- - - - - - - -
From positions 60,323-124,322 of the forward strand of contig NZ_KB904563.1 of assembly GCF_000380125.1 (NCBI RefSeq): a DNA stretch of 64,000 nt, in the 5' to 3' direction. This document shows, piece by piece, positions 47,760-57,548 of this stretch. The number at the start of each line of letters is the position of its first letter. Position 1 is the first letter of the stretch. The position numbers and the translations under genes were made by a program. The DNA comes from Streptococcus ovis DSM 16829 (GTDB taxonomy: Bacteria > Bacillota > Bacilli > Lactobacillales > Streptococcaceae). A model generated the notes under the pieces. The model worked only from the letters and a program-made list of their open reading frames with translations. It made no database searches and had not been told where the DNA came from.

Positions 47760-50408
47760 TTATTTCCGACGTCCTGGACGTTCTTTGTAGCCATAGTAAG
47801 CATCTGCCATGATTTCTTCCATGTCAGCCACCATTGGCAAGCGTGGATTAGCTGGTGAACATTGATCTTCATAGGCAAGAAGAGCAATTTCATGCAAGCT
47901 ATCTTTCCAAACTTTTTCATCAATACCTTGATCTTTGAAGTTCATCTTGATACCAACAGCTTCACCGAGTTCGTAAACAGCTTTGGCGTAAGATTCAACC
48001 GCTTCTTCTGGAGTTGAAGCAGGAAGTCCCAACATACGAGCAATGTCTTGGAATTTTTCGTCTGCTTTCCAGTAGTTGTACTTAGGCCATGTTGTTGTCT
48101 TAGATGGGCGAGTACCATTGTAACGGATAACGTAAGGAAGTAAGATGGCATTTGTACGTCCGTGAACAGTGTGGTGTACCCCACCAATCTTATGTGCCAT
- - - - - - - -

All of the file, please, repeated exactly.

From positions 60,323-124,322 of the forward strand of contig NZ_KB904563.1 of assembly GCF_000380125.1 (NCBI RefSeq): a DNA stretch of 64,000 nt, in the 5' to 3' direction. This document shows, piece by piece, positions 47,760-57,548 of this stretch. The number at the start of each line of letters is the position of its first letter. Position 1 is the first letter of the stretch. The position numbers and the translations under genes were made by a program. The DNA comes from Streptococcus ovis DSM 16829 (GTDB taxonomy: Bacteria > Bacillota > Bacilli > Lactobacillales > Streptococcaceae). A model generated the notes under the pieces. The model worked only from the letters and a program-made list of their open reading frames with translations. It made no database searches and had not been told where the DNA came from.

Positions 47760-50408
47760 TTATTTCCGACGTCCTGGACGTTCTTTGTAGCCATAGTAAG
47801 CATCTGCCATGATTTCTTCCATGTCAGCCACCATTGGCAAGCGTGGATTAGCTGGTGAACATTGATCTTCATAGGCAAGAAGAGCAATTTCATGCAAGCT
47901 ATCTTTCCAAACTTTTTCATCAATACCTTGATCTTTGAAGTTCATCTTGATACCAACAGCTTCACCGAGTTCGTAAACAGCTTTGGCGTAAGATTCAACC
48001 GCTTCTTCTGGAGTTGAAGCAGGAAGTCCCAACATACGAGCAATGTCTTGGAATTTTTCGTCTGCTTTCCAGTAGTTGTACTTAGGCCATGTTGTTGTCT
48101 TAGATGGGCGAGTACCATTGTAACGGATAACGTAAGGAAGTAAGATGGCATTTGTACGTCCGTGAACAGTGTGGTGTACCCCACCAATCTTATGTGCCAT